The Department of Conservation is keeping the local council dangling over a big Queenstown Hill land swap going back decades.
Jo Conroy, boss of Queenstown Lakes District Council contractor APL Property, says she’s been haggling with DoC since 2002.
“It’s been a very painful process,” Conroy sighs.
The swap’s been on the table since the 1990s, Conroy says, and was agreed in principle about 2006 – subject to valuations.
The council wants to swap six hectares it administers on Queenstown Hill above the Commonage Close complex, stretching left to the Heritage Heights apartment block.
In return, the council wants eight hectares of DoC land near Vancouver Drive on the ‘corner’ of Queenstown Hill above Frankton Road.
If the swap’s consummated, the council will subdivide and sell off the ex-DoC land as the final stage of its lucrative Commonage development.
Conroy told councillors earlier this month she expects a decision from DoC on the swap sometime this year.
Conroy also warned councillors DoC promised her a decision several times last year and it didn’t happen.
Inevitably, the impasse is over money.
Conroy: “We’re arguing with DoC that there’s no difference between the two sites value-wise and we’re waiting for DoC to come back and accept that.”
When comparative prices were first pitched in 2007-08, DoC argued there was a difference in value and demanded money from the council, she says.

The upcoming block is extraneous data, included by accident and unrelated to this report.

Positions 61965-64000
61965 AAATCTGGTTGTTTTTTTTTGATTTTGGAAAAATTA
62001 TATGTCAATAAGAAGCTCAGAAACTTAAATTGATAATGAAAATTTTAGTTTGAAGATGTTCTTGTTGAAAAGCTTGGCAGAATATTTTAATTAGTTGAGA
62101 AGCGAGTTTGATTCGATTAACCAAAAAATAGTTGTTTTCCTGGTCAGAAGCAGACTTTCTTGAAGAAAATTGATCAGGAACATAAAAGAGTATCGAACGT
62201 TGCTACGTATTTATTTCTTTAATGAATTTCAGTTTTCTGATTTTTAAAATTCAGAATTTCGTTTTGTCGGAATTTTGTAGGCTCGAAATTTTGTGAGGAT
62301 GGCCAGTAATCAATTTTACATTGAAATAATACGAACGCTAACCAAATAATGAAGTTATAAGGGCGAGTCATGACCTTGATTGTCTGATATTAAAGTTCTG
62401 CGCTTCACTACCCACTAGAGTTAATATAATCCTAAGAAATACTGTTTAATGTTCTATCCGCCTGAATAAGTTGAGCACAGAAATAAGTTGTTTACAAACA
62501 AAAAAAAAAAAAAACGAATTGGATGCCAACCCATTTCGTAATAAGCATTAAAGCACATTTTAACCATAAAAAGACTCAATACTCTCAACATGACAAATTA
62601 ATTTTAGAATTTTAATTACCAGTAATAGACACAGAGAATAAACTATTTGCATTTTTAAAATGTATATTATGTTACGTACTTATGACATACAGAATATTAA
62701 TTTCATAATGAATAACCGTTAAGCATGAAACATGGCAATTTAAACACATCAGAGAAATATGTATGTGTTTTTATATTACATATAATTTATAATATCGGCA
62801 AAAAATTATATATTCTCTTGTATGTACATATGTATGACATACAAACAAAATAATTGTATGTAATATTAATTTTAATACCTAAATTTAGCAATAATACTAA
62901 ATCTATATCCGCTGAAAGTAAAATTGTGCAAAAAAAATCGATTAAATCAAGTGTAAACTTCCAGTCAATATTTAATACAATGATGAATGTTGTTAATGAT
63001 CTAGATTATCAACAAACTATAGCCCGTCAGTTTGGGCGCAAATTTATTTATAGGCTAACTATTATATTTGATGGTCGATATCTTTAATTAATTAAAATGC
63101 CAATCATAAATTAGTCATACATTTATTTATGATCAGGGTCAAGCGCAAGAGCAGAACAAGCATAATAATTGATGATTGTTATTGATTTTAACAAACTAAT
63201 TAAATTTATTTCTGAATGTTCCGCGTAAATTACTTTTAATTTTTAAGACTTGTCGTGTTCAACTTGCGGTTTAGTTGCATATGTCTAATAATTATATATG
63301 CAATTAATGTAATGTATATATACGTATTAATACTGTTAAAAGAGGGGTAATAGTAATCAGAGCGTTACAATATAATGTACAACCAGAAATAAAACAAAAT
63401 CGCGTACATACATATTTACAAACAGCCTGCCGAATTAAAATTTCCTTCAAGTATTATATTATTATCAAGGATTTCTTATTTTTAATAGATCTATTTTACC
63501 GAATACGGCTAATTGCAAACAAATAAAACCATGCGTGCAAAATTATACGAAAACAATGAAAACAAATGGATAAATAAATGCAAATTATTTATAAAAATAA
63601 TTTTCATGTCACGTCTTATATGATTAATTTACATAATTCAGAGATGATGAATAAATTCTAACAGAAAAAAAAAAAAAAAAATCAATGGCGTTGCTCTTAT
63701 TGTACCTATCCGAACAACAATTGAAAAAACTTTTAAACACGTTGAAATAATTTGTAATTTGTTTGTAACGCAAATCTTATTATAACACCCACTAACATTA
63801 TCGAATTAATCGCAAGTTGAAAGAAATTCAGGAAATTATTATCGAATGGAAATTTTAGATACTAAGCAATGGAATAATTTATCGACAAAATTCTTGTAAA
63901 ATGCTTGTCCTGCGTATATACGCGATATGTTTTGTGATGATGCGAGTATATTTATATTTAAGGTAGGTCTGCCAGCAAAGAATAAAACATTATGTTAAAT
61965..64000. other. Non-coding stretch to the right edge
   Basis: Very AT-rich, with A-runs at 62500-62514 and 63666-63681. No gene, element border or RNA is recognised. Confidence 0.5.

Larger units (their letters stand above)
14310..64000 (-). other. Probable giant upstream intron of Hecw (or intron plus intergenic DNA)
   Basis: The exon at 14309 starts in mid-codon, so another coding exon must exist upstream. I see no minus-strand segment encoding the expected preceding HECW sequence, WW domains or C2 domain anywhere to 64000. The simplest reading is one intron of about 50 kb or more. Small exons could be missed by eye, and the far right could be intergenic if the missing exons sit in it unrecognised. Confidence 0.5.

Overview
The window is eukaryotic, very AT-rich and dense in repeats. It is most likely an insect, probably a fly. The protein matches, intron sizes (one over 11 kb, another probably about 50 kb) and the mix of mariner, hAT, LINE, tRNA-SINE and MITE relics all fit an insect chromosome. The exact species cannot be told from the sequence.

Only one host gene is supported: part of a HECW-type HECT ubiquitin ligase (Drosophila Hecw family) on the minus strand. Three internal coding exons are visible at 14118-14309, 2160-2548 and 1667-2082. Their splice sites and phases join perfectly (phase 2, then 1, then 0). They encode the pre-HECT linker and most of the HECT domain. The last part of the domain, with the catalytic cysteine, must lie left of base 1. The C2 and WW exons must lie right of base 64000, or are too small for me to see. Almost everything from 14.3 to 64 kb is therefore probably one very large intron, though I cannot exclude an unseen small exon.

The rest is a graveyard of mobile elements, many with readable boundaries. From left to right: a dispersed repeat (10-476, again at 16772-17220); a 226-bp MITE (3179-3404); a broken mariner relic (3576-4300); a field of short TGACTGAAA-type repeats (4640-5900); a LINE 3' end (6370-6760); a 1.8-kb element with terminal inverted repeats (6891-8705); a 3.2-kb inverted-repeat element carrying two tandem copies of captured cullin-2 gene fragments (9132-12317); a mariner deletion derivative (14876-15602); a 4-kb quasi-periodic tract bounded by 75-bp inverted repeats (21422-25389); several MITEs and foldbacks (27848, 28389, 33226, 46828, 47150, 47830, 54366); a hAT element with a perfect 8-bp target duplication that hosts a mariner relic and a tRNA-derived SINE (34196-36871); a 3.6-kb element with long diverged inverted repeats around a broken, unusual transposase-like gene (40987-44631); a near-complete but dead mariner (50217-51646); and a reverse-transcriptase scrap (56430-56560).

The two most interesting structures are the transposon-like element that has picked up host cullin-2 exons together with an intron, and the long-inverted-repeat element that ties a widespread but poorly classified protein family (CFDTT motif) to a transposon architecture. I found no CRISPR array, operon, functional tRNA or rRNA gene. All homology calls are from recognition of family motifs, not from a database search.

Conroy: “That was at the peak of the market and because of the way the market’s moved since, the valuers have sat down, banged heads together and agreed there probably isn’t any difference in value now.”
So what’s up, DoC?
Mountain Scene called Neil Clifton in Dunedin on his first day as DoC’s acting Otago-Southland conservator – and Clifton agrees the swap’s been delayed for years.
Clifton says it’s for a variety of reasons including “a series of boundary amendments, complex valuation issues, QLDC reviewing the economics of the overall transaction, and more recently the need to obtain up-to-date valuations”.
Clifton: “The department now has all the information to be able to sign off on the valuations and I expect to advise QLDC of the outcome shortly.”
Conroy isn’t holding her breath.